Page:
Technology Decision Makers

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A group for those in nonprofit IT decision-making roles to connect with peers and share best practices. This Technology Decision Makers group is for nonprofit IT or MIS Directors/Managers as well as CIOs and CTOs to connect with their peers and share best practices. Topics for discussion include, but are not limited to: hardware and software management, product reviews, emerging technology, best practices, collaborating effectively with other departments, and management conundrums. Membership is restricted to IT staff at nonprofit organizations.

Guidelines/policies for tech "exploration"?

  • 1.  Guidelines/policies for tech "exploration"?

    Posted Jun 19, 2018 14:15

    Hi everyone,

    tl;dr: If one of your colleagues on a program team wants to test out a new technology or social media platform, what is the protocol? Do they check in with you? Is that policy published somewhere and shared w new staff at orientation and then how is it reinforced over time?

    Context: I work at a small/medium nonprofit that partners with colleges and universities across the U.S. We do not have a full time community manager and we have a one-person IT/Salesforce department. Our program teams are mostly divided up according to which audience segment folks work with - so one team works on undergraduate students, one with alumni, one with faculty, etc. These different program staff have made their own independent decisions to "pilot" different tech tools in order to be in touch with "their" audiences - e.g. one team has been testing out a combo of Slack to keep in touch with student fellows, another team has tested out Google Classroom this year for a small group cohort, another is using a combo of Zoom and Slack and email, etc.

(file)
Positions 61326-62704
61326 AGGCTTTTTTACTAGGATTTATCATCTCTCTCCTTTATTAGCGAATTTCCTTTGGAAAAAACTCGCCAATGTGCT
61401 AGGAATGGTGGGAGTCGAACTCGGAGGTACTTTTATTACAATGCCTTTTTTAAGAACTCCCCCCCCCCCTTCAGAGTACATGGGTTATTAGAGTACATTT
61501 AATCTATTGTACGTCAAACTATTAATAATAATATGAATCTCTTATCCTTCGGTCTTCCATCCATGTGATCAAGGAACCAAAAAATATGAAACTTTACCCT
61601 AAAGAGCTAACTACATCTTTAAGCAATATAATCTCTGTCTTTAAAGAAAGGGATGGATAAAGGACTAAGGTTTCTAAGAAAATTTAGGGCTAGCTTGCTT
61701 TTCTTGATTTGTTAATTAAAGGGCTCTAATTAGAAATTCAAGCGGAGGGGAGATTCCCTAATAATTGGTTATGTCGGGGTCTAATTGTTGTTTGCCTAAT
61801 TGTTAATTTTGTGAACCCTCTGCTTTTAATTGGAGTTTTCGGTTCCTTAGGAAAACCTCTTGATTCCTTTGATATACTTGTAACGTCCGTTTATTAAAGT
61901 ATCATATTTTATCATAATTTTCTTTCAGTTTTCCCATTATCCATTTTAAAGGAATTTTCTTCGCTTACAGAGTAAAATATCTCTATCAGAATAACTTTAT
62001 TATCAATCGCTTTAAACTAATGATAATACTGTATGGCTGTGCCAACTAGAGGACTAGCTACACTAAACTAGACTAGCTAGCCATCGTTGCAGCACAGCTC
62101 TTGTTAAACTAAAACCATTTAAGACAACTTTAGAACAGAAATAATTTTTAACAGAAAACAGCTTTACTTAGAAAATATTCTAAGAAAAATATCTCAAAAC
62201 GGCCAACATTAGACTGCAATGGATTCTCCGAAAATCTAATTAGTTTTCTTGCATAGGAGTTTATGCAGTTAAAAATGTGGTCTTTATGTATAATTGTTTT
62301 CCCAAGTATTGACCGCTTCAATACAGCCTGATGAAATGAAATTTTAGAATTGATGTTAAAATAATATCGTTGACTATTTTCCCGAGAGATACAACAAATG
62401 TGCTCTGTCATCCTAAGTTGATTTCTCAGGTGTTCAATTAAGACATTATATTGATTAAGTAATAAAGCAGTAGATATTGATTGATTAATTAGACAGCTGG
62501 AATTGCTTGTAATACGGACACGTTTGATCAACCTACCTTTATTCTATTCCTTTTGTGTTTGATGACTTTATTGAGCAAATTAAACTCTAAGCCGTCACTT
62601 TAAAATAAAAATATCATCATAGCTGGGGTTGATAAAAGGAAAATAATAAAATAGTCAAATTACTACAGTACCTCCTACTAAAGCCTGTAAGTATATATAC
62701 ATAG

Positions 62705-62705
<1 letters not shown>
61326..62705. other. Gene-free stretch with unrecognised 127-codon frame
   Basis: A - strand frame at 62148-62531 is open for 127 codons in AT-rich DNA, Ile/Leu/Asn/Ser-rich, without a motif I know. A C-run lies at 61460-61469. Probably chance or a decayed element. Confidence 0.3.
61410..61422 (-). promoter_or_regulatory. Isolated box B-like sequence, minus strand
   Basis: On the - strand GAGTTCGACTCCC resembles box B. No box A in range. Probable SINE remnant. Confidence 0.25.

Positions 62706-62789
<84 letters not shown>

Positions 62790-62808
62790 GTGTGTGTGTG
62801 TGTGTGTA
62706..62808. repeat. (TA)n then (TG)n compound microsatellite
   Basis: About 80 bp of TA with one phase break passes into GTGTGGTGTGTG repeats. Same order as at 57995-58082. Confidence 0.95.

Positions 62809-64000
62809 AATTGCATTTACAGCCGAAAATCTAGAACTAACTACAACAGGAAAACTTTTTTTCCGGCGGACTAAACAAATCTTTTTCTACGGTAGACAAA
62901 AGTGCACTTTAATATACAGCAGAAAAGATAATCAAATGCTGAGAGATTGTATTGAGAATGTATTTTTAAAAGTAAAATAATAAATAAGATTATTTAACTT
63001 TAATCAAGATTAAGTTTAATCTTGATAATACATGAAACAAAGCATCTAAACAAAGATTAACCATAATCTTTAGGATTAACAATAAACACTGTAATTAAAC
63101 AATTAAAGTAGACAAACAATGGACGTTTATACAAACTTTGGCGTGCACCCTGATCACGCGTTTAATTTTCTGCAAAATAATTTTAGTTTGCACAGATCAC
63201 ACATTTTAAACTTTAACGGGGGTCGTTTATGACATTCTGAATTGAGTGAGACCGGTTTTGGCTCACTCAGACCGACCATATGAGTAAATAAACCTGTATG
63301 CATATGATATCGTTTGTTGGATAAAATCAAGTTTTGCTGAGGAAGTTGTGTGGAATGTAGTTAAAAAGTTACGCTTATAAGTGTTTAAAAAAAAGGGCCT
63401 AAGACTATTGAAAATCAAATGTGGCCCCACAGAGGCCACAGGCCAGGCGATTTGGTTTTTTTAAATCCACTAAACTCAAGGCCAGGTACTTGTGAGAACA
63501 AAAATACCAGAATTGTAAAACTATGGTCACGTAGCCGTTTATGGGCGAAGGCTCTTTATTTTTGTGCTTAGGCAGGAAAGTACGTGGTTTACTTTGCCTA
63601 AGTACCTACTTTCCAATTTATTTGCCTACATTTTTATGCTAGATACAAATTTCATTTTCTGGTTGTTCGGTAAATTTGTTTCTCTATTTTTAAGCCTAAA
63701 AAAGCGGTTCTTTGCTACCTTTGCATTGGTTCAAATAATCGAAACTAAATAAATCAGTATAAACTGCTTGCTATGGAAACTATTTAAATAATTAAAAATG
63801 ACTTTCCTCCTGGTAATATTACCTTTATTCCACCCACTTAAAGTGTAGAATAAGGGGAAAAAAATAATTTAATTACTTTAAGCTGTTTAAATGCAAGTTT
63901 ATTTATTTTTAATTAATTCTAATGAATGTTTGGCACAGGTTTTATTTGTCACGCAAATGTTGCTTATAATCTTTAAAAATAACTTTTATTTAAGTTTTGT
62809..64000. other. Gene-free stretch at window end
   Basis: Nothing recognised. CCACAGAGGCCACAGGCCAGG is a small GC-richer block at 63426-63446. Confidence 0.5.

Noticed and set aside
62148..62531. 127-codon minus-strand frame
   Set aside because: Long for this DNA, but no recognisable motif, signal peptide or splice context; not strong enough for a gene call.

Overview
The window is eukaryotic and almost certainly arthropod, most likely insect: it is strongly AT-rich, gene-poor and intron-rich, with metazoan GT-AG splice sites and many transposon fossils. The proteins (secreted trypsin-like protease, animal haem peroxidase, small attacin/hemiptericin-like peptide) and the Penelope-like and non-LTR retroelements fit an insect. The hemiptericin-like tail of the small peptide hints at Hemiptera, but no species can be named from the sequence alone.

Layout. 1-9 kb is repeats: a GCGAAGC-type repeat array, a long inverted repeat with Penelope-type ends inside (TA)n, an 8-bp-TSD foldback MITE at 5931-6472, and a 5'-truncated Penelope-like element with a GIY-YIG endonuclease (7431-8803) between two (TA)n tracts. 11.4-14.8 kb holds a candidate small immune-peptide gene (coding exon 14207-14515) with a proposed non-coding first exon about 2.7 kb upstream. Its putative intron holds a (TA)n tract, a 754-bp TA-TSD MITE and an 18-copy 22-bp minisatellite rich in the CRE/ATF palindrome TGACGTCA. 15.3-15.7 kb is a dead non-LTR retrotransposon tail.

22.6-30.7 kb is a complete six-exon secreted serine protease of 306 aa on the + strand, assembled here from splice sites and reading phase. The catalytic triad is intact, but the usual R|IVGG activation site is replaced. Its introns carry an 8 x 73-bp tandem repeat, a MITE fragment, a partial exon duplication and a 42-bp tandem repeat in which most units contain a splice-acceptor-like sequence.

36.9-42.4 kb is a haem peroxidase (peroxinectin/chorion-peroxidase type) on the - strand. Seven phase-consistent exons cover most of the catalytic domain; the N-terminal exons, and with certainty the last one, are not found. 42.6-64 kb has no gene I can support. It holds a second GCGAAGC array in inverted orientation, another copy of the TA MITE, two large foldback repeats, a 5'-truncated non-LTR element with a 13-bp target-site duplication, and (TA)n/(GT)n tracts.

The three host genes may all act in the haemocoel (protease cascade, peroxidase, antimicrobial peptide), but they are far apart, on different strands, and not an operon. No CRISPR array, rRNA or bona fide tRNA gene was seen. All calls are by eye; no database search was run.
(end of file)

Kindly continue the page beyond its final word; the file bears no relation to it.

We recently worked with an outside consultant who (among other things) recommended that we "Establish an institution-wide protocol for technology exploration, evaluation, piloting, adoption, and reporting." They said that the spirit of these pilots has been great, and they appreciate the space that our team has to innovate and we don't want to quash that enterprising energy etc., but that we need to be sure that a) teams are sharing what they learn about these various platforms, so everyone can benefit; b) we're making sure whenever possible that these different "pilots" integrate with our website and CRM, and c) of course considering security and safety.

    I will be meeting with our VP of Operations and our IT Director this week to discuss where we might want to go from here. They are particularly interested in examples from other organizations. I've looked back through the archives here and in the General Discuss list and saw social media policies galore as well as tech security policies, but I'm wondering if there's anything else specifically related to that culture of "experimentation" that any of you might be able to share? Thanks for reading and for your help.

    Tech Accelerate


  • 2.  RE: Guidelines/policies for tech "exploration"?

    Posted Jun 19, 2018 15:53
    Hi Julia,

    Officially, people should have a discussion with IT about what they want to do. What are they hoping to accomplish? What system(s) do they already have in mind? Who is the audience for this? Is this something we'd take office-wide or if this is a special tool that only a handful of staff would use?

    If the staff have a tool in mind that only a few people would actually use and there's a free trial, my answer is Go For It. The free trial is usually enough time to determine if the system they want to use is meeting their needs and bringing enough value. Near the end of the trial period there's a follow up discussion on those outcomes and to determine if this is worth continuing and paying for.

    On the other hand if this is something that would best fit office-wide, such as a new communications tool, then we look at what existing systems this would supplant and what value it could bring. If the value is there, or if the group is really passionate, we make a pilot group to test using the new system for a set period of time, at the end of which we discuss value, outcomes, and appropriate next steps.